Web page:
Beverly Van Campen, creator of Chaffee County Women Who Care, is moving to Michigan, but the work of the loosely organized group of women who have been helping local nonprofit organizations since October 2018 will continue.
Marilyn Bouldin will lead Chaffee County Women Who Care as Van Campen steps down.
Chaffee Women Who Care’s story began in 2018 when Van Campen approached Bouldin and asked her if they could get a group going.
She told Bouldin about a similar Michigan organization named Tri City Women Who Care. That group had about 260 members. Van Campen hoped to get 100 in Chaffee County, but Bouldin said she was not sure they would attract that many.
Van Campen said they set up 75 chairs at the Salida Rotary Scout Hut for the first meeting but then decided to take 25 of the chairs down so it wouldn’t look too sparse.
In the end they had to place additional chairs back into the space to accommodate the 62 women who attended the first meeting.
Since that time the organization reported it has given donations to Planned Parenthood-Salida, Imagination Library, Alpine Achievers Initiative, Ark Valley Helping Hands, ElevateHER, Sexual Assault Nurse Examiners, Achieve Inc., Chaffee County Hospitality, Full Circle Restorative Justice, National Alliance on Mental Illness or NAMI Chaffee County, Jane’s Place and Peak-to-Peak Pickleball.
Eunice Collette, NAMI Chaffee County, said the money provided by Women Who Care was used this year to hire a consultant.
The consultant “helped us establish our goals and be sustainable into the future.” Collette said. “The goal is to broaden our impact in the community by building community relationships, increasing awareness and outreach about mental health resources and the programs we provide.”
April Obholz Bergeler, Ark Valley Helping Hands executive director, said “the donation in 2019 from Women Who Care was instrumental in getting AVHH up and running as an independent nonprofit in the community with a focus on local leadership and volunteers.
“That was the year that AVHH separated from Denver-based A Little Help,” she said. “More specifically, the funds were used to fulfill their mission of serving Chaffee County’s aging population.”
Shelley Schreiner, executive director of The Alliance, said the program helped the sexual assault response team add additional sexual assault nurse examiners, or SANEs.
“Specifically we used the funds to pay for training – 64 hours of online training and 36 hours of in-person training,” Schreiner said.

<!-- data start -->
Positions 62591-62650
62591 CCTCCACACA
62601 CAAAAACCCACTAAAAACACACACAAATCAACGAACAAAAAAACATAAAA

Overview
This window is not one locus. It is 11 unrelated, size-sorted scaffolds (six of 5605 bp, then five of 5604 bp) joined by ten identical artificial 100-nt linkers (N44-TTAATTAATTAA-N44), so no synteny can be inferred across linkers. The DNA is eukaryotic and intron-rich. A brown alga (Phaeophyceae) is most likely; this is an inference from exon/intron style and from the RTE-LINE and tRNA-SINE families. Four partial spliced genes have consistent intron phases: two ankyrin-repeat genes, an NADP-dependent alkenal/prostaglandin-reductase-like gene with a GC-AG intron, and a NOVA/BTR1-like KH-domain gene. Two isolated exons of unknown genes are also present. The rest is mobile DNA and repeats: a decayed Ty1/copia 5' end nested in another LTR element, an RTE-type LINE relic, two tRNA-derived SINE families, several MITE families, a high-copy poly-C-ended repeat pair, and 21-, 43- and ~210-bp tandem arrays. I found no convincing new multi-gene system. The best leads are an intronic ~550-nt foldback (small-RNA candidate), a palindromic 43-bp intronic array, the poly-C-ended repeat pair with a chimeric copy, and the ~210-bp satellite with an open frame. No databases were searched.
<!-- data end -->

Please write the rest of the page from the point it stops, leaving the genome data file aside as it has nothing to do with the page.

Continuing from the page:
SANEs care for the assault survivor’s needs and collect evidence that can be used for prosecution, should the survivor decide to pursue it. They also provide prophylactic treatment for sexually transmitted diseases and pregnancies.
Donations made by Chaffee County Women Who Care since its inception total $126,265. The group has only missed one meeting since inception and that was due to COVID-19. Since then they have had to conduct meetings on Zoom and plan to hold their next as a hybrid in-person and Zoom meeting.
Today, the meetings attract more than 100 women from around Chaffee County.
One aspect of the organization is that the group is loosely organized – it is not a nonprofit group and has no elected officers or board.
Members meet quarterly on the second Tuesday of that quarter, alternating between Salida and Buena Vista. The next meeting is Jan. 11. Their meetings start at 5:30 p.m., but for a half hour before the meeting they socialize, sharing snacks and maybe a glass of wine.
Van Campen said this is a social aspect for many of the women. Each woman is asked to stay with the group for one year and donate $100 at each meeting.
During the meetings members place the name of an organization into a hat. Names are drawn and the organizations that are randomly chosen give a presentation.
There is one caveat: Presentations must be made by a member of Women Who Care.
Members learn about the individual organizations and are welcome to ask questions of the presenters.
At the end of the meeting the group votes for the organization that they want to receive the pot of money.
Van Campen said some women also donate to the other organization after the vote because the presentations are convincing.
In return, the organizations who receive the donations are asked to return during the next quarterly meeting to make a presentation and tell the Women Who Care how the money was used.
Those who receive funds then have to wait two years before their organization can be placed back in the hat.
Chaffee County Women Who Care is one of 850 similar clubs in the United States, and all share affiliation under the 100 Who Care Alliance.
Guests are welcome to come and see what it’s all about, Van Campen said. She said they want other women who might be interested to attend the meetings, and they would entertain a man attending a meeting if he were interested in starting a men’s group.